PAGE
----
@mattab opened this Issue on February 15th 2015 Member

The goal of this issue is to note in the guide "Contributing to piwik core" at http://developer.piwik.org/guides/contributing-to-piwik-core that we use Pre-merge code reviews, that issues can be tagged with Needs review tag. Maybe we could note in this guide the Rules / Benefits / Pitfalls (see #6916).

@mattab commented on February 20th 2015 Member

Interesting article How to write the perfect pull request? that we could link to, or reuse content from, in our contributing guide


  • Take enough time for a proper, slow review, 30-60 min.
  • Authors should annotate source code before the review begins.
  • Establish quantifiable goals for code review and capture metrics so you can improve your processes.
  • Checklists substantially improve results for both authors and reviewers.
  • Verify that defects are actually fixed!
  • Authors must foster a good code review culture in which finding defects is viewed positively.
  • Beware the “Big Brother” effect.
  • The Ego Effect: Do at least some code review, even if you don’t have time to review it all
  • Lightweight-style code reviews are efficient, practical, and effective at finding bugs.
@mattab commented on March 13th 2015 Member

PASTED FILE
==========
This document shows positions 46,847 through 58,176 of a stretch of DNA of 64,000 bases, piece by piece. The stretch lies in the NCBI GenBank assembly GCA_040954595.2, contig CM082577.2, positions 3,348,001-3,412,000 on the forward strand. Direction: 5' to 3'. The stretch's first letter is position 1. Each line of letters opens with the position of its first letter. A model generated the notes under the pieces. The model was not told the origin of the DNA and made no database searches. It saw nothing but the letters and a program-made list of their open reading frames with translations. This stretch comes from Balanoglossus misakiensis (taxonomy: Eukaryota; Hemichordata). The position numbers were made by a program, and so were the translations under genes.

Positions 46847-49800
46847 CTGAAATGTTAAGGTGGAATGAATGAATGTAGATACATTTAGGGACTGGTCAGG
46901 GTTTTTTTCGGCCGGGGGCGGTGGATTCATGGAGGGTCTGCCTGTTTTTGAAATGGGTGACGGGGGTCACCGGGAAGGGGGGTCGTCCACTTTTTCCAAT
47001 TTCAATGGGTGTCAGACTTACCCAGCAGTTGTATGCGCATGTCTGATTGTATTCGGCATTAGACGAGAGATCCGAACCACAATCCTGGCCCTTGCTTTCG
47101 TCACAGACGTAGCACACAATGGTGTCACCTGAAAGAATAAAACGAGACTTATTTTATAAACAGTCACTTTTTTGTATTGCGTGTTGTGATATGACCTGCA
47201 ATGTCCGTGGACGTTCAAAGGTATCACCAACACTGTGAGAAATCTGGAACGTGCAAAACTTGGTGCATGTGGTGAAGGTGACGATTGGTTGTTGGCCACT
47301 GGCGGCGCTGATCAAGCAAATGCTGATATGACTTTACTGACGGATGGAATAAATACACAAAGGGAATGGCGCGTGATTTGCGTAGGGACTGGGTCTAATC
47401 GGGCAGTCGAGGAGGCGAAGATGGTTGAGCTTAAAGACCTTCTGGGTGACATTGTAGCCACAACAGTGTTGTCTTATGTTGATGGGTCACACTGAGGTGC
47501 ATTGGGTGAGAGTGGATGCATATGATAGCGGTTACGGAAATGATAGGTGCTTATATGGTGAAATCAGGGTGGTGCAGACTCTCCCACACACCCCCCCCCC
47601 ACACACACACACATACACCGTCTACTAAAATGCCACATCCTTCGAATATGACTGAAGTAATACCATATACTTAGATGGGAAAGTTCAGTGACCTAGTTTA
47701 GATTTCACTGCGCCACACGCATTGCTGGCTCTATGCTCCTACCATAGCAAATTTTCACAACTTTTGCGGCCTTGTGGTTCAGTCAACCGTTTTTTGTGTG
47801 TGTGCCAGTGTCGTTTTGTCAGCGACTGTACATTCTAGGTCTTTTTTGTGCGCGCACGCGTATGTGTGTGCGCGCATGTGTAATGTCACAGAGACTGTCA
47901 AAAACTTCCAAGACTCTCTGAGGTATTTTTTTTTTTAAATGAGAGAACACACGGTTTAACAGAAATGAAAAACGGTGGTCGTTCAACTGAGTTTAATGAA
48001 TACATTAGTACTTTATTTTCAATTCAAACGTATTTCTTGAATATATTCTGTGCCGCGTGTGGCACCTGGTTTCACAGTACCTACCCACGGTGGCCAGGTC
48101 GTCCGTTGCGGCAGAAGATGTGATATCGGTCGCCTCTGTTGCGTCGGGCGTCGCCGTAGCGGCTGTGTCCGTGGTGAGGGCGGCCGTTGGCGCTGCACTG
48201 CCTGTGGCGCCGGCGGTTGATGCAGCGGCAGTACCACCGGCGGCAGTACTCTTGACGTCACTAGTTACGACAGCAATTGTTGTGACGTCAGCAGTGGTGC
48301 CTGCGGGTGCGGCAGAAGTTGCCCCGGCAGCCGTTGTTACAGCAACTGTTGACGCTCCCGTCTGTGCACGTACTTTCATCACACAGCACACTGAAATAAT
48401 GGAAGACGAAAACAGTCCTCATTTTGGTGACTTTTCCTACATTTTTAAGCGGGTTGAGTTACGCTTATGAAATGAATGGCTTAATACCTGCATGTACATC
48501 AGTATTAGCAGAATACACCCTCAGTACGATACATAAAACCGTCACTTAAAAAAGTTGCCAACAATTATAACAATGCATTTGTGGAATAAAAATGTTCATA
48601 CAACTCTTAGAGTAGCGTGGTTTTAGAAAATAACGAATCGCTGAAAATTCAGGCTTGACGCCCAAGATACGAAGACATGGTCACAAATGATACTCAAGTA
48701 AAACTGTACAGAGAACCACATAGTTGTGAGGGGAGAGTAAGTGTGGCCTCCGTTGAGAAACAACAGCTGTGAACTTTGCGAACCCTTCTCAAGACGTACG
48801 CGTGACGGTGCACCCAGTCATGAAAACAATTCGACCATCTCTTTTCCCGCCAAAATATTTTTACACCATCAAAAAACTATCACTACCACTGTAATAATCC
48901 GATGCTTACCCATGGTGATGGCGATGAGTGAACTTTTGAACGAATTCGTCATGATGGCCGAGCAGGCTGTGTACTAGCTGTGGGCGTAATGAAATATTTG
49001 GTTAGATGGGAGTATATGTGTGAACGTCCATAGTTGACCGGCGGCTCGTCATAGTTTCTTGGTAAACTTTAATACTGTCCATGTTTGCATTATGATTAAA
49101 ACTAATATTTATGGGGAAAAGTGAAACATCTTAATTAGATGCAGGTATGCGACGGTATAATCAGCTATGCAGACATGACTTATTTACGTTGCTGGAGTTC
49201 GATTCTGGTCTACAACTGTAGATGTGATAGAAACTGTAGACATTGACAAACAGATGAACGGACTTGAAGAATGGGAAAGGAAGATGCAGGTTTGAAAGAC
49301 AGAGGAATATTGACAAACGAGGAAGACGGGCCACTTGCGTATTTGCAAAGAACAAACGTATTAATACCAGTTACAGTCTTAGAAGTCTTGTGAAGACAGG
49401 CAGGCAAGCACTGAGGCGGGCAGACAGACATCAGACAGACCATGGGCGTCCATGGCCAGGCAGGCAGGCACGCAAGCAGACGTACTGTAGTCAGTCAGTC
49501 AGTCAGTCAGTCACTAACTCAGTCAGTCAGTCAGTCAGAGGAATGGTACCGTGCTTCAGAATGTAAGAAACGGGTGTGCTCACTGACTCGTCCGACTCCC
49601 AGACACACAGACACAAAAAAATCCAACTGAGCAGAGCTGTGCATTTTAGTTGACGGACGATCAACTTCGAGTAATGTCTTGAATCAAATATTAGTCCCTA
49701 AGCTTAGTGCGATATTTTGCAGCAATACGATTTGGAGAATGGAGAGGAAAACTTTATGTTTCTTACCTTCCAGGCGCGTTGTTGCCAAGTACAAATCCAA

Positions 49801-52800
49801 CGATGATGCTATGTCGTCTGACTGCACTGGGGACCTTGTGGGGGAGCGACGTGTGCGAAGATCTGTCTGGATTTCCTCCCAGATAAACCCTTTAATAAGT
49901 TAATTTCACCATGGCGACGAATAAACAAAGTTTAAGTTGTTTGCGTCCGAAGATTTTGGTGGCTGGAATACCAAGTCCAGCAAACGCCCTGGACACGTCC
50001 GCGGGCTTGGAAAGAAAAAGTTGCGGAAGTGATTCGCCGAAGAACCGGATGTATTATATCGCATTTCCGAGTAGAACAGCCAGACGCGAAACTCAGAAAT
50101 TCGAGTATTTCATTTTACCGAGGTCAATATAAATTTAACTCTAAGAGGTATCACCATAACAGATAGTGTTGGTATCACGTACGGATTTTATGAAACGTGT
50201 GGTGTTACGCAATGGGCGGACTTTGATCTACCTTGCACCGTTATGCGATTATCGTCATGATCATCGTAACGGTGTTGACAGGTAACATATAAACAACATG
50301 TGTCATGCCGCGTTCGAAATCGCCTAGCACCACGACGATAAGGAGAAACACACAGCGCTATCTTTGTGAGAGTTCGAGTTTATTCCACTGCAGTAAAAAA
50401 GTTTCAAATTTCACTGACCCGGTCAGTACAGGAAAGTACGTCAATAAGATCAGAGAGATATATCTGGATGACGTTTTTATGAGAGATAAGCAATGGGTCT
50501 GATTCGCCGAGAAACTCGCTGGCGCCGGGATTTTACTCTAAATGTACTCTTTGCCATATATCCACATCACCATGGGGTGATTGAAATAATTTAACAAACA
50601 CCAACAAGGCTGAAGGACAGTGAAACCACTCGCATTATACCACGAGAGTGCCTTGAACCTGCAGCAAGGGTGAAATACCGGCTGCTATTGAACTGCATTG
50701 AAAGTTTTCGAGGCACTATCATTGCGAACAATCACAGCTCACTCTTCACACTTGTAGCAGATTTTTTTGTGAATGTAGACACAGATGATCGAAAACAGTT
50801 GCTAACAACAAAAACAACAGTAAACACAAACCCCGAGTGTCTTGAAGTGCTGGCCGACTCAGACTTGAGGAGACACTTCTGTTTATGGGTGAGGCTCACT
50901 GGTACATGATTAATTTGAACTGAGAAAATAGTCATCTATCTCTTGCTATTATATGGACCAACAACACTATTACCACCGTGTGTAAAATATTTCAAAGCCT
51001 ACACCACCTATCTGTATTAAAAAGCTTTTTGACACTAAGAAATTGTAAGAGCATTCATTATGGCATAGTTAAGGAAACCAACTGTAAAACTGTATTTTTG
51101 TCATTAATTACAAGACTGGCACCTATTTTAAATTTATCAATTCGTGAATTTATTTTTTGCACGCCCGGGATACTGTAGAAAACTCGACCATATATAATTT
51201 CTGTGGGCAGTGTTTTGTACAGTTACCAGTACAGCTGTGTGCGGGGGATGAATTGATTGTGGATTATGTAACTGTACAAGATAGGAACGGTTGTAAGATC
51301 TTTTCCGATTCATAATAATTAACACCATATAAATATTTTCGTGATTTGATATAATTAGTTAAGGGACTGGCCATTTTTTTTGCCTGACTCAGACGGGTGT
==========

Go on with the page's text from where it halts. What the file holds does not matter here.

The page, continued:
Very interesting: The Pitfalls of Code Review (And How To Fix Them)

In particular this:

I use a three-tier system for code reviews. Comments that begin with “You might…” indicate that I am making a suggestion, based on my experience. The developer can choose to ignore my suggestion or not, based on their experience. “You should…” comments indicate something I feel strongly about. The developer is strongly encouraged to consider the suggestion, but again, I leave this to their discretion.

Comments beginning with “You must…” are not optional. But these kinds of comments are reserved for security vulnerabilities, coding standard violations, obvious bugs, or other serious code problems. These are the only blocking code review comments, meaning that all other code review comments can be ignored, but these must be dealt with to obtain my approval for the patch. Everything else gets a thumbs-up.

--> What do you think of adopting this system for our pre-merge code reviews?

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